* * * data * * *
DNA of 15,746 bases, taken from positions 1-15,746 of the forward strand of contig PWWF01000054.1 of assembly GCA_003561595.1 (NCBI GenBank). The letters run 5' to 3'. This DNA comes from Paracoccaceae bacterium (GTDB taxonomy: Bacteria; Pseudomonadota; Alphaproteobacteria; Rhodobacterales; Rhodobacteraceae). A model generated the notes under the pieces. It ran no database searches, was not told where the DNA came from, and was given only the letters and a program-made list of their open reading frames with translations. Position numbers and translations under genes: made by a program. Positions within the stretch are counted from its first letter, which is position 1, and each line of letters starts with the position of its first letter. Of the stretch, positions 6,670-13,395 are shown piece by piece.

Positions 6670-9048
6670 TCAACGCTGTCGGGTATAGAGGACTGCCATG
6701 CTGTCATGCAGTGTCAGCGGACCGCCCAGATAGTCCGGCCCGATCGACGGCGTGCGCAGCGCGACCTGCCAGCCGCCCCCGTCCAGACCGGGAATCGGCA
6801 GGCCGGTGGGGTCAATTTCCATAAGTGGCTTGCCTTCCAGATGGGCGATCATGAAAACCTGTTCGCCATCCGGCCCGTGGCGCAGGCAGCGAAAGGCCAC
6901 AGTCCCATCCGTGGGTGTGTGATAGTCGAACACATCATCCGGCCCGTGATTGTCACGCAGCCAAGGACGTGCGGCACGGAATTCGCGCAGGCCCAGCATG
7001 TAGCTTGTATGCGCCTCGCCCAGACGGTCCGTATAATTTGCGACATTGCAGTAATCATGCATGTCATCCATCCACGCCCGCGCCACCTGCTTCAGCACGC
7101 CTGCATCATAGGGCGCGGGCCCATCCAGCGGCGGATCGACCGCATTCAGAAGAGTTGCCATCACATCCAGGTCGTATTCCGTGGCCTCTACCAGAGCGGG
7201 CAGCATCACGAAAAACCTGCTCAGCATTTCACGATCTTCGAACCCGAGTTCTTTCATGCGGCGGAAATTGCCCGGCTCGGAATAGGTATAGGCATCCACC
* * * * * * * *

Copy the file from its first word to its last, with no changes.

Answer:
DNA of 15,746 bases, taken from positions 1-15,746 of the forward strand of contig PWWF01000054.1 of assembly GCA_003561595.1 (NCBI GenBank). The letters run 5' to 3'. This DNA comes from Paracoccaceae bacterium (GTDB taxonomy: Bacteria; Pseudomonadota; Alphaproteobacteria; Rhodobacterales; Rhodobacteraceae). A model generated the notes under the pieces. It ran no database searches, was not told where the DNA came from, and was given only the letters and a program-made list of their open reading frames with translations. Position numbers and translations under genes: made by a program. Positions within the stretch are counted from its first letter, which is position 1, and each line of letters starts with the position of its first letter. Of the stretch, positions 6,670-13,395 are shown piece by piece.

Positions 6670-9048
6670 TCAACGCTGTCGGGTATAGAGGACTGCCATG
6701 CTGTCATGCAGTGTCAGCGGACCGCCCAGATAGTCCGGCCCGATCGACGGCGTGCGCAGCGCGACCTGCCAGCCGCCCCCGTCCAGACCGGGAATCGGCA
6801 GGCCGGTGGGGTCAATTTCCATAAGTGGCTTGCCTTCCAGATGGGCGATCATGAAAACCTGTTCGCCATCCGGCCCGTGGCGCAGGCAGCGAAAGGCCAC
6901 AGTCCCATCCGTGGGTGTGTGATAGTCGAACACATCATCCGGCCCGTGATTGTCACGCAGCCAAGGACGTGCGGCACGGAATTCGCGCAGGCCCAGCATG
7001 TAGCTTGTATGCGCCTCGCCCAGACGGTCCGTATAATTTGCGACATTGCAGTAATCATGCATGTCATCCATCCACGCCCGCGCCACCTGCTTCAGCACGC
7101 CTGCATCATAGGGCGCGGGCCCATCCAGCGGCGGATCGACCGCATTCAGAAGAGTTGCCATCACATCCAGGTCGTATTCCGTGGCCTCTACCAGAGCGGG
7201 CAGCATCACGAAAAACCTGCTCAGCATTTCACGATCTTCGAACCCGAGTTCTTTCATGCGGCGGAAATTGCCCGGCTCGGAATAGGTATAGGCATCCACC